Oregon became the first state in U.S. history to allow residents to identify themselves as neither male nor female on state driver's licenses on Thursday (15 June).
The rule, approved by the Oregon Transportation Commission, now gives an extra option 'X' in addition to the 'M' for male and 'F' for female options on their licenses. The state's Driver and Motor Vehicle Services Division expects to start offering the option from July. The third-gender option will also be made available on ID cards soon.
The decision came a year after a Portland circuit court judge granted army veteran Jamie Shupe's request to change gender from female to a third, non-gender option.
Shupe became the first legally non-binary person – identifying as neither male nor female — in the United States in June last year.
"I very much plan to head to the nearest DMV and ask for that ID to be corrected on July 3rd, and then I'll no doubt stand out front of the building, or sit in the car, and cry," he said.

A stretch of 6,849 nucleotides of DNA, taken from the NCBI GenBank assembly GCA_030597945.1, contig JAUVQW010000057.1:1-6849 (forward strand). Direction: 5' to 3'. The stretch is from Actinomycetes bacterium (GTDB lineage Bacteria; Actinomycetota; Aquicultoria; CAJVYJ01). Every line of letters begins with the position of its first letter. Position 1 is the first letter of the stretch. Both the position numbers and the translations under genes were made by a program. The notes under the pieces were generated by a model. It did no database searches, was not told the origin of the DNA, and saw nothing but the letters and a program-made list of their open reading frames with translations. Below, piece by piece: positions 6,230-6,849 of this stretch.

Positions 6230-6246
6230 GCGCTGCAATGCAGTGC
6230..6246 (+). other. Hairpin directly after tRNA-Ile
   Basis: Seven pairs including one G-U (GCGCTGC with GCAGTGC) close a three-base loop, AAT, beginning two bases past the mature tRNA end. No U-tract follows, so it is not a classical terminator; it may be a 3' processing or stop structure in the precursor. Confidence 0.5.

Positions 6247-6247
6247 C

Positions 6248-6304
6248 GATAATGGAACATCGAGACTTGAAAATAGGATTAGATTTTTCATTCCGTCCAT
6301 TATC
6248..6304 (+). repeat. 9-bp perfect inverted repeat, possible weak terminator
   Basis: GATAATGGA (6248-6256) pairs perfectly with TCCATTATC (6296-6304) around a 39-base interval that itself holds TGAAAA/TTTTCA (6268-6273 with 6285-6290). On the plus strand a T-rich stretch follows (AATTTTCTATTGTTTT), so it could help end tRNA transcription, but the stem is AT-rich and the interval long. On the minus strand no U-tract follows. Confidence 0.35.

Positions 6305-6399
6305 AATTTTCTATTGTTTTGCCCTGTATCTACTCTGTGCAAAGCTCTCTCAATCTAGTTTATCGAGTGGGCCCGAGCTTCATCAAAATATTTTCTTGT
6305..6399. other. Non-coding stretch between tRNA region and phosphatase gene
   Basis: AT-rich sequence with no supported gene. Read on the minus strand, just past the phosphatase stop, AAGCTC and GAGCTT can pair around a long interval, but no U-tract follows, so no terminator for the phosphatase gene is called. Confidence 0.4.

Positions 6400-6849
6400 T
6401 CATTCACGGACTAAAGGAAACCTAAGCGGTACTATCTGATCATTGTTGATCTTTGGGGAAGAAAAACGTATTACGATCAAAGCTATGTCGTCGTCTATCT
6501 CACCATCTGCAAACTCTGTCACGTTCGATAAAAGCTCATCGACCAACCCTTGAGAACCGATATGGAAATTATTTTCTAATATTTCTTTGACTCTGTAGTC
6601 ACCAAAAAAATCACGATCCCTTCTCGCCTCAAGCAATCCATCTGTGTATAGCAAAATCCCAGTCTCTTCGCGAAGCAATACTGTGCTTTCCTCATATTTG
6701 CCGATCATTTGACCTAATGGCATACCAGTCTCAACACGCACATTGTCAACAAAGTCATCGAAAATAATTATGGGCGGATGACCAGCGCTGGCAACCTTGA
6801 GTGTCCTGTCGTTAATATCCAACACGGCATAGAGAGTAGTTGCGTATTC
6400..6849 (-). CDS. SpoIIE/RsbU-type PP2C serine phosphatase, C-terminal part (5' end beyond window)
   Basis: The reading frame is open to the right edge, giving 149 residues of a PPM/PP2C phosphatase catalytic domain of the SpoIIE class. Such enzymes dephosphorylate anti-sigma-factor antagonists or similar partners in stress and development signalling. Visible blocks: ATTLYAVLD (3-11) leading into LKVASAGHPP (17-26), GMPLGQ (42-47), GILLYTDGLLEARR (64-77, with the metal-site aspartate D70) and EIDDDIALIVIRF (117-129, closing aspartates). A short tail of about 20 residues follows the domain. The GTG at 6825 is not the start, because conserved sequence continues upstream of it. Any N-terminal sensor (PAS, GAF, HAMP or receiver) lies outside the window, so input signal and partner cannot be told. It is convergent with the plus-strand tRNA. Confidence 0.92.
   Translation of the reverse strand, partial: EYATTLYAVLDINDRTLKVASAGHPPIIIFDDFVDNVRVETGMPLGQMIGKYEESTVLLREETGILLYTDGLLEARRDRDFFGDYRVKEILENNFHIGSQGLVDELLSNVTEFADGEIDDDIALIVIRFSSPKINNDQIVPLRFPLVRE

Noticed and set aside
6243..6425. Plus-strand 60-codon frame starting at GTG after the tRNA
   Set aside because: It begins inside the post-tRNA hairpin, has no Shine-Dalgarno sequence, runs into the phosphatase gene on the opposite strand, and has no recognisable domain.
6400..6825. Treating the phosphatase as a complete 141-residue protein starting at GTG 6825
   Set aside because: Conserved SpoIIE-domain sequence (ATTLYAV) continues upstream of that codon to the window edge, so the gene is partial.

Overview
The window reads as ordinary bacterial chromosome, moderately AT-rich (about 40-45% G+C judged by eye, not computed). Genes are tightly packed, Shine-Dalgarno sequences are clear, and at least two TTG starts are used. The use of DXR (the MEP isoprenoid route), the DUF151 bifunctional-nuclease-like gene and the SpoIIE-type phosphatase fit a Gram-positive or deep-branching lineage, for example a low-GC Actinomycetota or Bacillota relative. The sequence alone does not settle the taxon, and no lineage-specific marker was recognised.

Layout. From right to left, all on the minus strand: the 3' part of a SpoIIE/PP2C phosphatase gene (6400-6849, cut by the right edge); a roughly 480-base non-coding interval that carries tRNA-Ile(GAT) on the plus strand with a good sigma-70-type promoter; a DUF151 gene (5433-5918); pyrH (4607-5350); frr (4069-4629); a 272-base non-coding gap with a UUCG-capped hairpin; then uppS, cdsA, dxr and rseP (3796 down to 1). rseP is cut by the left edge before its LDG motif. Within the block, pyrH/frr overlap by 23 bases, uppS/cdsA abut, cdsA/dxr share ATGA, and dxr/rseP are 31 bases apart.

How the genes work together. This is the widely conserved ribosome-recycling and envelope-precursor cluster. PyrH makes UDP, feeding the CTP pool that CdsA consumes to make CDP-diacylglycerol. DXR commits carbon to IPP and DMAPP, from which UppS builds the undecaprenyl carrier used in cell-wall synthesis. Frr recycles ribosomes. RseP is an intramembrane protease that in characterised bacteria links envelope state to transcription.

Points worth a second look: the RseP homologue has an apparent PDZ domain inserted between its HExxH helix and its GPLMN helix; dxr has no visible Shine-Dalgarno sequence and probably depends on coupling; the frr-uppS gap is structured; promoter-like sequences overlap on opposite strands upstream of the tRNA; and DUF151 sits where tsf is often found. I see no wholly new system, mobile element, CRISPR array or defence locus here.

Transgender advocates called this move as a victory for civil rights. "I think this will make a real difference in people's lives, and I think it is a great step for removing even more barriers," Amy Herzfeld-Copple, co-director of LGBTQ advocacy group Basic Rights Oregon, told PBS Newshour.
Following Shupe, a small group of people in California have also obtained court orders that legally identify them as non-binary.
Prominent intersex activists Sara Kelley Keenan and David Strachan have worked for years to convince the states to officially recognize their identity. Keenan was able to change her New York City-issued birth certificate last September which initially read "female" in the sex field but now says "intersex."
According to a 2015 survey in the US, nearly one-third of transgender people who showed an ID with a name or gender that did not match their supposed gender reported harassment, discrimination or assault.